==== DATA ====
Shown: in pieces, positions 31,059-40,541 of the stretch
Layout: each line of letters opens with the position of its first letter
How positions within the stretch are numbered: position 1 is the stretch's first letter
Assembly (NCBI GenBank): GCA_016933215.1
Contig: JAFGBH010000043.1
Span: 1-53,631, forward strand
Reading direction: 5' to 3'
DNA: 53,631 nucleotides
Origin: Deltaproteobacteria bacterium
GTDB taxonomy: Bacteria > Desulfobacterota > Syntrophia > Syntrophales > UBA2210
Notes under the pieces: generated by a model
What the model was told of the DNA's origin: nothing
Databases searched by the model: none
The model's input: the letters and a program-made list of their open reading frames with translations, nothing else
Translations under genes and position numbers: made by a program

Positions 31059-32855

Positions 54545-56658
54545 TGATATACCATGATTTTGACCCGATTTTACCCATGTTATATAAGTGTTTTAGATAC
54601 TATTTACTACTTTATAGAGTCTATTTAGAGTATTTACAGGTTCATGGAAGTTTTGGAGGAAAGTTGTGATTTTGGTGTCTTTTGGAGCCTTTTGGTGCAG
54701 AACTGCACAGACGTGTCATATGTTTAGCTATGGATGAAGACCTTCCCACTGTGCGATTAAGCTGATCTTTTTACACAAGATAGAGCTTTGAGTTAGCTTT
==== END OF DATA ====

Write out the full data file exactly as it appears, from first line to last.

Shown: in pieces, positions 31,059-40,541 of the stretch
Layout: each line of letters opens with the position of its first letter
How positions within the stretch are numbered: position 1 is the stretch's first letter
Assembly (NCBI GenBank): GCA_016933215.1
Contig: JAFGBH010000043.1
Span: 1-53,631, forward strand
Reading direction: 5' to 3'
DNA: 53,631 nucleotides
Origin: Deltaproteobacteria bacterium
GTDB taxonomy: Bacteria > Desulfobacterota > Syntrophia > Syntrophales > UBA2210
Notes under the pieces: generated by a model
What the model was told of the DNA's origin: nothing
Databases searched by the model: none
The model's input: the letters and a program-made list of their open reading frames with translations, nothing else
Translations under genes and position numbers: made by a program

Positions 31059-32855

Positions 54545-56658
54545 TGATATACCATGATTTTGACCCGATTTTACCCATGTTATATAAGTGTTTTAGATAC
54601 TATTTACTACTTTATAGAGTCTATTTAGAGTATTTACAGGTTCATGGAAGTTTTGGAGGAAAGTTGTGATTTTGGTGTCTTTTGGAGCCTTTTGGTGCAG
54701 AACTGCACAGACGTGTCATATGTTTAGCTATGGATGAAGACCTTCCCACTGTGCGATTAAGCTGATCTTTTTACACAAGATAGAGCTTTGAGTTAGCTTT